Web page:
Giving my students real-world application to their writing

This week I learned just how little I actually know about the political system and showcased my struggles with my students.
To begin, we spent most of the week reviewing the STOP writing strategy (suspend judgment, take a side, organize ideas, plan more as you write) and the DARE writing strategy (develop a claim, add supporting ideas, reject the other side, end with a conclusion). The goal was to give the students tools in their writing toolbox to formulate persuasive writing in a more cohesive manner.
This week’s topic was based on a Newsela article on the laws involving dogs riding in cars. The students read the article and then outlined whether or not dogs should be allowed to ride in cars. At the end of the week the goal was for them to write a persuasive essay.
Thursday night rolled around, and I started planning for the essay and realized something. In the 10 years since I left college I have never once written a persuasive essay in the real-world. I haven’t sat down to write a 5 paragraph essay about my views on year-round school or whether or not students should have cell-phones. It’s not a practical experience and won’t directly translate into something they might actually do after high school. I know there are some benefits of writing an essay like learning fundamental grammar rules and organizing ones thoughts in a coherent way, but I thought I might be able to cover those same topics in a more applicable way.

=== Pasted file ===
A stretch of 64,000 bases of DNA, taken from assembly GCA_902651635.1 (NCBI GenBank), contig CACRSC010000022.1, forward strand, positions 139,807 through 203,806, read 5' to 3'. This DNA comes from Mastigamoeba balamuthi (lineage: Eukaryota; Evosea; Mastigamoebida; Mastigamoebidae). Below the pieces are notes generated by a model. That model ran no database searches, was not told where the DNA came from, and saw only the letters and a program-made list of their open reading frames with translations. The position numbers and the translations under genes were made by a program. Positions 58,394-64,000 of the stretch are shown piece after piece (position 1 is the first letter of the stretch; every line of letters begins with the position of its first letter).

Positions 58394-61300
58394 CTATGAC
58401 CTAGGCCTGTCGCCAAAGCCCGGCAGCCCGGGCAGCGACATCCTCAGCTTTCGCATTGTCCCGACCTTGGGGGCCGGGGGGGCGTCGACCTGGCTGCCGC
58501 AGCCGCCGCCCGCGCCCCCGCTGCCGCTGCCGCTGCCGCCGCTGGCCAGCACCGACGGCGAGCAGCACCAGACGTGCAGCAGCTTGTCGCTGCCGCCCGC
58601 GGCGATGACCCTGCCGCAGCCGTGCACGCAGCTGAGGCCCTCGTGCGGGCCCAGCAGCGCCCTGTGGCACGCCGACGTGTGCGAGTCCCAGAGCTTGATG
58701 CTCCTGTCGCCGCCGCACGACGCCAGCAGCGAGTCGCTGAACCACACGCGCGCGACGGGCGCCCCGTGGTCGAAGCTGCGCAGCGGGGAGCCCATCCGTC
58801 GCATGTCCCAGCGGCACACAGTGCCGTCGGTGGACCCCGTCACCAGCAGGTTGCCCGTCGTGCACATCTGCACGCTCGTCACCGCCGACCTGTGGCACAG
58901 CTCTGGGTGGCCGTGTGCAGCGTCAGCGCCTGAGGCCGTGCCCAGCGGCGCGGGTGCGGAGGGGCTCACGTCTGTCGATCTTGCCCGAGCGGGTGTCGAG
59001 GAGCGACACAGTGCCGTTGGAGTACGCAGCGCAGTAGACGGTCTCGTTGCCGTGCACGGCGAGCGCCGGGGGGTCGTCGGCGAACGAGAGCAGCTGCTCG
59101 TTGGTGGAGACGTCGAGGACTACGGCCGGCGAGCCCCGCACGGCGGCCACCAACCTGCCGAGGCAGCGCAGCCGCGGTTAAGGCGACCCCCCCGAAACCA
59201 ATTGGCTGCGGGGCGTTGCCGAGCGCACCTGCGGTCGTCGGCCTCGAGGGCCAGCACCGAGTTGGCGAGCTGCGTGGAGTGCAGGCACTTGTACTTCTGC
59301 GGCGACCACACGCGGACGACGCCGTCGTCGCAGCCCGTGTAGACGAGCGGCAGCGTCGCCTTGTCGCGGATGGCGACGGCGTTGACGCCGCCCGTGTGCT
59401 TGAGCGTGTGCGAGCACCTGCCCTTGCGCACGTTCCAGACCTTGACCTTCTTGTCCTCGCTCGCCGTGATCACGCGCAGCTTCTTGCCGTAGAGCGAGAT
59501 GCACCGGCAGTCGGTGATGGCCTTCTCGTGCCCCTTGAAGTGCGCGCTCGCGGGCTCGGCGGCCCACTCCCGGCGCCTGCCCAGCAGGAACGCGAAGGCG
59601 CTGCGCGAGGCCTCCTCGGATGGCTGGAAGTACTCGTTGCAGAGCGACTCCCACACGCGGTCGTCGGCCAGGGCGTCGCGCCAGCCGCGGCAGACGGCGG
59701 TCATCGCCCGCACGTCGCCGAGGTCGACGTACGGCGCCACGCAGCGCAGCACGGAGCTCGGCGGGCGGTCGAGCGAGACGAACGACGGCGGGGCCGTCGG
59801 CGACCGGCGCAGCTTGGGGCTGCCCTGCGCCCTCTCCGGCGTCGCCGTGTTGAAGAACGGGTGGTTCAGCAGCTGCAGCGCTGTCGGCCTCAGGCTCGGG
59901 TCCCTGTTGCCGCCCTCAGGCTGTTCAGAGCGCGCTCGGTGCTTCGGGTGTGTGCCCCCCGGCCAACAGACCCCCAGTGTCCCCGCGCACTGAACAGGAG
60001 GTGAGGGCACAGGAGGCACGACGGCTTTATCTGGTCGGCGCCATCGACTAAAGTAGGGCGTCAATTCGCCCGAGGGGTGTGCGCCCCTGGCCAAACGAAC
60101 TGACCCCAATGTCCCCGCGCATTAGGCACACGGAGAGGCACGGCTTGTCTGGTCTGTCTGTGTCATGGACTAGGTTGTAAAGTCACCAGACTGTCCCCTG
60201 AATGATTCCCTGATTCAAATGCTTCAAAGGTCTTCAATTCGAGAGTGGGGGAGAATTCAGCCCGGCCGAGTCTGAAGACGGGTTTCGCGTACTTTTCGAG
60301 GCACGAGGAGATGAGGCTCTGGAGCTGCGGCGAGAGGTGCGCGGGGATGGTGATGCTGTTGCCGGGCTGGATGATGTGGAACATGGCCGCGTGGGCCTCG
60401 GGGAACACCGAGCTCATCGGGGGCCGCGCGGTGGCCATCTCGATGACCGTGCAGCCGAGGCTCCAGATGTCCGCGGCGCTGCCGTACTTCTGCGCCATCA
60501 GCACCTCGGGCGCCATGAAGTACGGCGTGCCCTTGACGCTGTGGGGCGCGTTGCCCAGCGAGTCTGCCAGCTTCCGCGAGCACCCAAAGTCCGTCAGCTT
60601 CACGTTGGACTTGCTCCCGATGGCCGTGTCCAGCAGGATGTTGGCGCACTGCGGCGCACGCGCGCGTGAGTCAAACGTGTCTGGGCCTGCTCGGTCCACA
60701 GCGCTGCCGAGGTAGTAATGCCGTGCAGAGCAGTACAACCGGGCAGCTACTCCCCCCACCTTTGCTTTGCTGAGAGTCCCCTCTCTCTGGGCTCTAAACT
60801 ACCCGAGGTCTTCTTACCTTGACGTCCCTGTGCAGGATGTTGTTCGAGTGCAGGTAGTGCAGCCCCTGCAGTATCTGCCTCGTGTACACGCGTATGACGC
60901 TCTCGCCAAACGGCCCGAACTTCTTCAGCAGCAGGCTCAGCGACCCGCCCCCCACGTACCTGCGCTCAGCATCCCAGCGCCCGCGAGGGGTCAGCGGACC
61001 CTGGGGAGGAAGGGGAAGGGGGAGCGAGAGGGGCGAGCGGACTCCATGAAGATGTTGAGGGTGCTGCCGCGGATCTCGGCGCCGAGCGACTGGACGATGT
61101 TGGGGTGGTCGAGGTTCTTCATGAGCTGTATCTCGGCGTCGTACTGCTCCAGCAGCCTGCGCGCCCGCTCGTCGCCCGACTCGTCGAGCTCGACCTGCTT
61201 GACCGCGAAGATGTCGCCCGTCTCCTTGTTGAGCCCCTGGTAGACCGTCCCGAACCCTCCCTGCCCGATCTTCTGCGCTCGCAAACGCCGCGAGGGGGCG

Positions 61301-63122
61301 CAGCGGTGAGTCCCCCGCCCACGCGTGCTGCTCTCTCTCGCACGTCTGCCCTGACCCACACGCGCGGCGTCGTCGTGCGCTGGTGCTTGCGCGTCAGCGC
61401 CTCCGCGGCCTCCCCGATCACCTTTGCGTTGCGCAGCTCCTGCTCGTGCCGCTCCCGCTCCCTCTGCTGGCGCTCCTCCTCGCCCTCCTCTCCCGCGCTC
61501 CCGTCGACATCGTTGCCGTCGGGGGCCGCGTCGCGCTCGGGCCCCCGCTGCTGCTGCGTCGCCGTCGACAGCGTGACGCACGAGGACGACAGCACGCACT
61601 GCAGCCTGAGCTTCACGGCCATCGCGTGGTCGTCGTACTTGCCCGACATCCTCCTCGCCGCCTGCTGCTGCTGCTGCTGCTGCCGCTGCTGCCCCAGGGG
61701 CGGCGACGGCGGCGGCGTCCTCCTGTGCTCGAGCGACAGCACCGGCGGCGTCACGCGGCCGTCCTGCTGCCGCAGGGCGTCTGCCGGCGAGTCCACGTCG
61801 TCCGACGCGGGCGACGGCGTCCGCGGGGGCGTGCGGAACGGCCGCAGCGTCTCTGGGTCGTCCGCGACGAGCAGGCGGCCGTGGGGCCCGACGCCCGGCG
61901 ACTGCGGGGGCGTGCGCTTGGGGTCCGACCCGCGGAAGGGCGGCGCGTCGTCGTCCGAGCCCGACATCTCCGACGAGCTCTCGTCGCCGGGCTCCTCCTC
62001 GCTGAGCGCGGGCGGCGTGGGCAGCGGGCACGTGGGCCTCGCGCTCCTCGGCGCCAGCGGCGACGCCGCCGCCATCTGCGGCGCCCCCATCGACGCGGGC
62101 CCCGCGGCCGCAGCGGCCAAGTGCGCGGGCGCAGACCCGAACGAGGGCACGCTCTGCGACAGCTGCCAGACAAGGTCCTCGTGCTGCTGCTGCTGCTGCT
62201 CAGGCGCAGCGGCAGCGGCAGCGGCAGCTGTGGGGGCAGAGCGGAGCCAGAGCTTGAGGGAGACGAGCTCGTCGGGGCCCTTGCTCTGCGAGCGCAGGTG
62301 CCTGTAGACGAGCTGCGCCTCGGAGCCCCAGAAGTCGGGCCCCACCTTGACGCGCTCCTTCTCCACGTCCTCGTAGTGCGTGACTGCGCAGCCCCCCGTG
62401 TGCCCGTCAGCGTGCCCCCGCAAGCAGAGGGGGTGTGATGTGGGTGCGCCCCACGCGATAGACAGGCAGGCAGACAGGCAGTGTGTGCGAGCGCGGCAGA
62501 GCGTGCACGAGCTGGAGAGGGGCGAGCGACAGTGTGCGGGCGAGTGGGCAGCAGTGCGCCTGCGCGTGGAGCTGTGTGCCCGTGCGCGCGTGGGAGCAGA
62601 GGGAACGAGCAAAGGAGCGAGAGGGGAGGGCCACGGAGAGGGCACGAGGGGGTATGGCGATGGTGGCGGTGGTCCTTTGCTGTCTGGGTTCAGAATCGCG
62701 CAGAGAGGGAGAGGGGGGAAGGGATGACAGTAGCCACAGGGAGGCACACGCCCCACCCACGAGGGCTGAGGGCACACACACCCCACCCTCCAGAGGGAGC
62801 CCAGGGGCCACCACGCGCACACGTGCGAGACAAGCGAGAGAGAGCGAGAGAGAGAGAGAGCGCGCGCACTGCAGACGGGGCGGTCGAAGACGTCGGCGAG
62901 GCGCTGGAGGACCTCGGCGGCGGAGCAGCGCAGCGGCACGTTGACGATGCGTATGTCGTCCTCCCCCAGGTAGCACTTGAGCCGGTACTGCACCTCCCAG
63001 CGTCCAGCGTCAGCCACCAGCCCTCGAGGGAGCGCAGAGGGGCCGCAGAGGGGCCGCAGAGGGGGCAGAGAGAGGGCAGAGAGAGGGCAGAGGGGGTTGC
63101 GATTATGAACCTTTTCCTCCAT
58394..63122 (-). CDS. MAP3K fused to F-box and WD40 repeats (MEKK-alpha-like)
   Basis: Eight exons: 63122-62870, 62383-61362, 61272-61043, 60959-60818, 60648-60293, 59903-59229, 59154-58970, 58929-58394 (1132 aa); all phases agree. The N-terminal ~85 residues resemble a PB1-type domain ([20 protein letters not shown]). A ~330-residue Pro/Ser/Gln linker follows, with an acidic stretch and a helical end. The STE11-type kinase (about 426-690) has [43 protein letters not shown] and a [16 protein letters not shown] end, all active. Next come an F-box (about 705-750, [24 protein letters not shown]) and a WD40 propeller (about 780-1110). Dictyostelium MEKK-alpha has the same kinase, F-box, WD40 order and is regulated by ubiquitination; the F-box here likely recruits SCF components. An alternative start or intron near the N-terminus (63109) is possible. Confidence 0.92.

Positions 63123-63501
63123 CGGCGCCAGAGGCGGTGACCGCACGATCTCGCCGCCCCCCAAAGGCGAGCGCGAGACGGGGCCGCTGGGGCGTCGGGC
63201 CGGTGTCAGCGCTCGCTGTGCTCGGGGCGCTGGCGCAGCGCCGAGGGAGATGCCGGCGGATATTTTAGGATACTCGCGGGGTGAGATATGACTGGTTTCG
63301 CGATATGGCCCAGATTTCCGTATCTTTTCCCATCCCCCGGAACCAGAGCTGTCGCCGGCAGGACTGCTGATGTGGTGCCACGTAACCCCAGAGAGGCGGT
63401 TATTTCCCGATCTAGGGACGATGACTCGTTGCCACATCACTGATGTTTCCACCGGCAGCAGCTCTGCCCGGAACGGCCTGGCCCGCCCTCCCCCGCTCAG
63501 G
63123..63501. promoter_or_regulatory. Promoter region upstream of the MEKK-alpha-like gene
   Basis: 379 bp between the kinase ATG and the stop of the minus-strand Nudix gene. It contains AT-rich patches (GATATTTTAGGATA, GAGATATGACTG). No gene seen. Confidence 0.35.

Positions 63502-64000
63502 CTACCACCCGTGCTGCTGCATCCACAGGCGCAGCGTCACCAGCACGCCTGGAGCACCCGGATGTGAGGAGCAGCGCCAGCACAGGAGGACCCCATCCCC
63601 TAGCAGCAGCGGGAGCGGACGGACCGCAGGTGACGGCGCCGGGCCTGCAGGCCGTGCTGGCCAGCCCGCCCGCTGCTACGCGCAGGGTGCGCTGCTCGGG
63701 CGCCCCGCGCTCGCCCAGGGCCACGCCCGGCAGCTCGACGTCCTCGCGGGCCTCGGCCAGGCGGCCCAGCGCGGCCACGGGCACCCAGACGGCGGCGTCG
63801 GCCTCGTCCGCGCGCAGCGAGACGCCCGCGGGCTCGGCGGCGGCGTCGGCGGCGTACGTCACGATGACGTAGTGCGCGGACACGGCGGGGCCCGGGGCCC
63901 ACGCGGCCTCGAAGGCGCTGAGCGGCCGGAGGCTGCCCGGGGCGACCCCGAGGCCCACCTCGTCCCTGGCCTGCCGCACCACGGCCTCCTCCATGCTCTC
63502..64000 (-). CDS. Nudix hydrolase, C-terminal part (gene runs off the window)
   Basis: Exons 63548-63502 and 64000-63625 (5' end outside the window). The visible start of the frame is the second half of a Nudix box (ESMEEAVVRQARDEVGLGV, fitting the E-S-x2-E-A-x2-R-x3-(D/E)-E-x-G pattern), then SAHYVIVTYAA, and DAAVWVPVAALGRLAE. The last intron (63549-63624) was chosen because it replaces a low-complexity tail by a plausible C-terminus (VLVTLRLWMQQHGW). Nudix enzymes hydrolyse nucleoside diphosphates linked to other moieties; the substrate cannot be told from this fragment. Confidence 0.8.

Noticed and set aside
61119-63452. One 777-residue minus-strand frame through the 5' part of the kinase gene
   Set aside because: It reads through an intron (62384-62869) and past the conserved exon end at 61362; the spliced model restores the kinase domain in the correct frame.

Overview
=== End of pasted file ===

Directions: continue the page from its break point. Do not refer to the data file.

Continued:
At that point I knew I wanted to take the lesson a step further, but I had no idea what I wanted the students to do. What could I have them do that they might actually do in the future? I decided someday they might feel strongly about something and want to notify someone influential that things needed to change.
I decided I wanted them to write to their legislature about the importance of creating a law (or not creating a law) banning dogs from riding in cars. The problem…I had no idea who they were supposed to write to. I started searching the internet for our local congress representatives and realized it was EXTREMELY difficult to find. I either found our national representatives or found a list of local representatives but no list of which district the school was in. After 7 or 8 different searches I finally figured it out. I found a great map of the districts in the area with a listing of each representative for that district.
When class started I told them about my struggles to find the information. I showed them the map and explained which representative represents their address (our school covers 3 different congressional districts). Then I had them write a letter to their representative. The next time I do this we’ll actually send the letters to the representative (I want more prep time before I feel comfortable doing this).
This was terrifying. I know embarrassingly little about the political system, but I used that as a teachable moment. The students watched me struggle through finding answers and the final product was something they might actually end up doing someday.
 

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